Louisiana's hospice reprieve temporary
2/8/2013 1:41:48 AM
BATON ROUGE, La., Feb. 7 (UPI) --
The last-minute reprieve of Louisiana's hospice care for the state's poor who are dying will only last a few months, a state senator said.
State Sen. Fred Mills Jr., a Republican, told United Press International the restored funding of $1.1 million to provide end-of-life care for those in a hospice facility or provided hospice care in the home, allowed the state five months to work for alternative solutions because the same budget cut is scheduled for the next fiscal year.
On Dec. 14, 2012, state officials said a lack of anticipated state revenue from income taxes, corporate taxes and sales taxes coupled with a several tax cuts including a $1.1 billion tax cut over five years resulted in notification that the state faced a budget deficit of more than $130 million in July.
As a result, the Louisiana Department of Health and Hospitals said the state decided to eliminate Medicaid hospice care on Feb. 1 of this year to help avoid the shortfall in July.
The state has already made many budget cuts, but there are few optional programs under Medicaid and hospice is considered an optional program so hospice was included in the cuts, Mills said.
However, out of all of the proposed cuts by Gov. Bobby Jindal, a Republican, the cut to hospice drew the most notice and angered many.
At the time, Jindal said eliminating Medicaid hospice care would save the state money and non-profits and faith-based organizations could be called upon to help pick up the slack, but Mills said there were several presentations pointing out eliminating indigent hospice care was neither a wise fiscal move nor a humane one.
Mills, a licensed pharmacist, said dying patients with cancer who would have to moved from hospice care to another facility might have a harder time because prescribing pain medication for the dying or frail is a skill developed over time and physicians in the other facilities might not be attuned to the dying patient's needs compared to those who have worked in hospice for a long time.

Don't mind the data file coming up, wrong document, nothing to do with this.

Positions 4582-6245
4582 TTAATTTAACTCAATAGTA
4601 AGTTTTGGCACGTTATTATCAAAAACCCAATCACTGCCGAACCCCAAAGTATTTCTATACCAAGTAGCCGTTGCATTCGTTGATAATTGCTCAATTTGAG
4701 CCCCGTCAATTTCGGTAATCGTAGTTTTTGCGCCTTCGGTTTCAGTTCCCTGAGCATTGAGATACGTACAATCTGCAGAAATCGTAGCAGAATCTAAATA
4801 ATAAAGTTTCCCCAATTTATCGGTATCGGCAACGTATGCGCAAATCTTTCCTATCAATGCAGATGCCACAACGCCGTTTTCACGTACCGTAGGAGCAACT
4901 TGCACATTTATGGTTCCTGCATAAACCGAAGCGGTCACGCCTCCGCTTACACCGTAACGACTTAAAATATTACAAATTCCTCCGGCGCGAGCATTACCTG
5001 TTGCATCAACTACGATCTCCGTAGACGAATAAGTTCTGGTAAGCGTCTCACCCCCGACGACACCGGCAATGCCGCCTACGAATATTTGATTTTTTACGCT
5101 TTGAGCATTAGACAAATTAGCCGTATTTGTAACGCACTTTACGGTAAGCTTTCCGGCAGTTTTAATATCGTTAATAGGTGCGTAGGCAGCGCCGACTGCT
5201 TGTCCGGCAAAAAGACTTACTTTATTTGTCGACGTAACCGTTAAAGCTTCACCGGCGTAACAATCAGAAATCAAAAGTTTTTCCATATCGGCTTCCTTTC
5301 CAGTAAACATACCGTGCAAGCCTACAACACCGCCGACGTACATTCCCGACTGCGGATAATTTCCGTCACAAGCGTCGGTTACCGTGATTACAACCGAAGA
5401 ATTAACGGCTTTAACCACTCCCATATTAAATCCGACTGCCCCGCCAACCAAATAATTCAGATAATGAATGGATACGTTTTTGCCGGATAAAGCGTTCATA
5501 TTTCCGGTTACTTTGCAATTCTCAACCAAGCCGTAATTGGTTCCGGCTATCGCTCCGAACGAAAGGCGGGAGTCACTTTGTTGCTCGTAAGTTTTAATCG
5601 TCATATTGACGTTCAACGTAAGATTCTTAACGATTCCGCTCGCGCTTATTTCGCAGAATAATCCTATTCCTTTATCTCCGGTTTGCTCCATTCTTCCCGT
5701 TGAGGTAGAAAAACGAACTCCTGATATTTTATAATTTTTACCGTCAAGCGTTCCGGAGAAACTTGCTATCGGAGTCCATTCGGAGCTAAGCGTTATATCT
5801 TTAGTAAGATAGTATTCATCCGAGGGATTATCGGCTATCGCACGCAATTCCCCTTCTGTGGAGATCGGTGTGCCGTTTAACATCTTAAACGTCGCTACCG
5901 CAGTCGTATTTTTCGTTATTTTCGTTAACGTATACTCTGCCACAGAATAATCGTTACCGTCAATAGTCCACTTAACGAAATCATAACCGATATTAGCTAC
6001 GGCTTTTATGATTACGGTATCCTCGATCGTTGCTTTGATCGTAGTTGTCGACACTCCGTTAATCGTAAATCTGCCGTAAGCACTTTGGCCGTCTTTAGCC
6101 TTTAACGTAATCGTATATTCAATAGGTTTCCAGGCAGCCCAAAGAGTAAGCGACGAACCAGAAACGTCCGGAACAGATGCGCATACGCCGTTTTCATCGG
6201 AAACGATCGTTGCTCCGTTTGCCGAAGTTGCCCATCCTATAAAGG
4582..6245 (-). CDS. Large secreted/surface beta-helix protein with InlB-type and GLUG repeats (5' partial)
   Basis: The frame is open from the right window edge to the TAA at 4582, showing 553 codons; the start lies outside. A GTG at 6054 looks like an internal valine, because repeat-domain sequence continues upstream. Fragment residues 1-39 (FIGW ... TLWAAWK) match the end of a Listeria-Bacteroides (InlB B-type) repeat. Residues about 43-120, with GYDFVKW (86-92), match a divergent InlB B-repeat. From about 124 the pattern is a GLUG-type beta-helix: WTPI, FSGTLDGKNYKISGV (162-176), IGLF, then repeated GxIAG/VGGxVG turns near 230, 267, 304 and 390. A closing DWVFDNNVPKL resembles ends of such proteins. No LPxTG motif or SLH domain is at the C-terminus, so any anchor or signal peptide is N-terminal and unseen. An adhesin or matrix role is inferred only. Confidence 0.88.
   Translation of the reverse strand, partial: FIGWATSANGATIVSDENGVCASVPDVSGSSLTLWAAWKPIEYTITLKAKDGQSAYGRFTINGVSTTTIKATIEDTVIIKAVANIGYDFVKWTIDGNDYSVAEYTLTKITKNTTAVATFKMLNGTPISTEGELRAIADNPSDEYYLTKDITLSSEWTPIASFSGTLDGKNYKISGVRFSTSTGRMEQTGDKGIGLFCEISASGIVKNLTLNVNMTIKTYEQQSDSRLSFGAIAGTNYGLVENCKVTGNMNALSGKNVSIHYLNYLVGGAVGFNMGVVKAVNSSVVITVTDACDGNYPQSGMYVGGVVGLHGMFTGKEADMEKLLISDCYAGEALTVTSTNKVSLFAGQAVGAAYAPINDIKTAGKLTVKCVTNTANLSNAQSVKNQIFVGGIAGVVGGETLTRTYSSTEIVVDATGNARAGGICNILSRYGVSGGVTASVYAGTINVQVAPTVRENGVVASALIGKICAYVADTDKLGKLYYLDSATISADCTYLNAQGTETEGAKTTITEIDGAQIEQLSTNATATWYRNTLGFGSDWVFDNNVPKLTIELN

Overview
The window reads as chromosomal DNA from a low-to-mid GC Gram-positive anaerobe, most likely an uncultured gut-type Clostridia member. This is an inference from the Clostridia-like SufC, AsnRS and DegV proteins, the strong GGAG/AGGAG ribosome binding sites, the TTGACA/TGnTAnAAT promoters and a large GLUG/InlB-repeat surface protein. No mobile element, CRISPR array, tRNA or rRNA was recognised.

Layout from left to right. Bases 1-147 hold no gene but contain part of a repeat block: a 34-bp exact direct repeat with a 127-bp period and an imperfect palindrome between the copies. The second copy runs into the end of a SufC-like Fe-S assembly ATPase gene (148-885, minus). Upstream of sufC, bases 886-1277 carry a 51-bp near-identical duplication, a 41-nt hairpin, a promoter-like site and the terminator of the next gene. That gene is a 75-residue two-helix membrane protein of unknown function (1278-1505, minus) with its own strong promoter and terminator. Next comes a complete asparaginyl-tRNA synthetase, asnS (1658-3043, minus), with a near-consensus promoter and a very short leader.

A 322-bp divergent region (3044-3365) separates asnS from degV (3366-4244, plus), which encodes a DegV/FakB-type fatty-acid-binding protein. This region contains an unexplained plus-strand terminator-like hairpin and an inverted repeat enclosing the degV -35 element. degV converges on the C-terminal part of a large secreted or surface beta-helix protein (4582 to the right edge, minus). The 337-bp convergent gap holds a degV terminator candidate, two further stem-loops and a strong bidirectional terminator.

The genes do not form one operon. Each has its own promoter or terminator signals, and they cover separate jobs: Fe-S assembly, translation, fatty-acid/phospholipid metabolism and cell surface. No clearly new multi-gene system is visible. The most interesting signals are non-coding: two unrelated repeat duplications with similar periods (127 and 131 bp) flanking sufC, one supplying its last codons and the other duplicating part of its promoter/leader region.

The Louisiana-Mississippi Hospice and Palliative Care Organization said when hospice is not an option, people will go in and out of emergency rooms and ICUs, costing the state at least four times more than hospice care.
For example, when Arizona eliminated hospice care for the poorest of the poor, they were sent to more expensive hospitals and nursing facilities and the cost increased by approximately 4.4 percent to provide the same services, the state of Arizona said in a letter in 2010.
However, at the end of January during a candlelight vigil protesting the move, Bruce D. Greenstein, secretary of Louisiana's Department of Health and Hospitals announced plans to reform the Medicaid Hospice Program, with a focus on providing services in the community.
He said his department secured bridge funding from existing grants to continue the current hospice program until July.
"I'm certain from the discussions we're had with doctors, nurses, patients, hospice administrations that hospice is the most cost effective way to provide end-of-life care, prevent unnecessary hospital emergency room visits and ICU stays and provide patients with choices," Mills told UPI.
"I have always said we are all one tragedy away from needing hospice -- if it doesn't affect us directly, it affects someone we know."